RALEIGH, NC (WWAY) — Some coastal communities could face a 35 percent increase to homeowner’s insurance if proposed new insurance rates pass.
It was standing room only at a hearing in Raleigh as Insurance Commissioner Wayne Goodwin heard from both sides of the issue on Monday. The first side was the insurance companies.
“What we believe is the premiums that are being charged right now are inadequate based on the statutory constraints of North Carolina,” said Ray Evans, General Manager of the North Carolina Rate Bureau, which represents the insurance industry.
Town officials along the coast disagree with that argument.
“It’s several thousand dollars a year; 4, 5, $6,000 a year just for insurance. That’s significant and that impacts the local economy,” Emerald Isle Town Manager Frank Rush said.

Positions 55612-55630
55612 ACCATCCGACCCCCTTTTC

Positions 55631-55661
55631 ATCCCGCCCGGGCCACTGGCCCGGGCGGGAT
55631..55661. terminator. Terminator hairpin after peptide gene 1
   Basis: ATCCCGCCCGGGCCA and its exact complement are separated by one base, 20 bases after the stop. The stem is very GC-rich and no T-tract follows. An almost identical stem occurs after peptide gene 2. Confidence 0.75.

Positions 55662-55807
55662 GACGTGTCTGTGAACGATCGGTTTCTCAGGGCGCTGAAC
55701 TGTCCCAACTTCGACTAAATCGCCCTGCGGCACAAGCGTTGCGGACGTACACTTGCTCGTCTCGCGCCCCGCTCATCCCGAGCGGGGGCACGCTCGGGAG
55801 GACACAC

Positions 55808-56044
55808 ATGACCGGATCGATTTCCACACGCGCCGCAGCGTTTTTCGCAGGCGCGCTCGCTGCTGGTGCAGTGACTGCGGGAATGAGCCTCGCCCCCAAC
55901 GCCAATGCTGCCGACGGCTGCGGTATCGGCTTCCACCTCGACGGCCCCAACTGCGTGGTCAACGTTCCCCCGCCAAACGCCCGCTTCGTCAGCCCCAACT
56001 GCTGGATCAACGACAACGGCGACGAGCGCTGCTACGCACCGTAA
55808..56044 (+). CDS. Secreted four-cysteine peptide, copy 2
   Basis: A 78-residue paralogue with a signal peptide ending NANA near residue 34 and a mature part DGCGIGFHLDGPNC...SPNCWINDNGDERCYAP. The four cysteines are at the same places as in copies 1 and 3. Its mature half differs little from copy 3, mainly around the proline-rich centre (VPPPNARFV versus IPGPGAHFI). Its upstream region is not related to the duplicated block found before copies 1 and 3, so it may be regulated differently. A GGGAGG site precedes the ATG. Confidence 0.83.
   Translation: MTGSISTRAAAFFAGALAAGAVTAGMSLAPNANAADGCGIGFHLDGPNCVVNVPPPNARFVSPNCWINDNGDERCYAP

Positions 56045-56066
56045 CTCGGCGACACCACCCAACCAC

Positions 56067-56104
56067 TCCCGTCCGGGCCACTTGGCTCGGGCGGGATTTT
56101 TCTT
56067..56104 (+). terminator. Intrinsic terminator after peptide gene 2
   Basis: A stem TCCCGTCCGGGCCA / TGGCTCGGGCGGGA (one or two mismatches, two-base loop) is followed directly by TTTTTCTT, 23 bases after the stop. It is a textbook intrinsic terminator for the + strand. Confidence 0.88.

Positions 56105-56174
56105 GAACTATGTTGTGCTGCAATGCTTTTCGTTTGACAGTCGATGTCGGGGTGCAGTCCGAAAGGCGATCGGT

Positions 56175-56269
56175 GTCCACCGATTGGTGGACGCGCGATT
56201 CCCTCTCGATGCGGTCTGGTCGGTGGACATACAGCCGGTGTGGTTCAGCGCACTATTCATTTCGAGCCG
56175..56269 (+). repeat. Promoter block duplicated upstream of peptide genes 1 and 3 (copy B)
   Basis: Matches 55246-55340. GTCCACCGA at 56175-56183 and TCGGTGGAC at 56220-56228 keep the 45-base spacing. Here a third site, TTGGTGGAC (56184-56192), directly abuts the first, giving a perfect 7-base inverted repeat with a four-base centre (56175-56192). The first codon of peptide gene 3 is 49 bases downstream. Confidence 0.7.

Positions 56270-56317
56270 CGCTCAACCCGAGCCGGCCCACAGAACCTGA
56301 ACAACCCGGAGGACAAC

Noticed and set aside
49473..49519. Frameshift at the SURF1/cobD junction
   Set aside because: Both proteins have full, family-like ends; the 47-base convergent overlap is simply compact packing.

With one area seeing a 2 percent percent decrease, the rest of the state will see an average increase of 25 percent. Evans said they received about $2 billion in premiums and spent about $1.8 billion on claims in 2011. He said that leaves about $200 million for profit, taxes, marketing, salaries and other expenses.
But those against the rate hikes said this increase could make homeowners choose between protecting their homes or paying the bills.
“Someone came to me and said, ‘You know, if insurance rates go up again, I’m going to have to drop my insurance coverage.’ They were a senior, on fixed income, and they said, ‘I have to make a decision, do I have insurance for my home for something that may happen or do I continue to get the medication and the food that I need on a weekly basis?'” Onslow County Manager Jeffrey Hudson said.
The hearing is expected to last a month.
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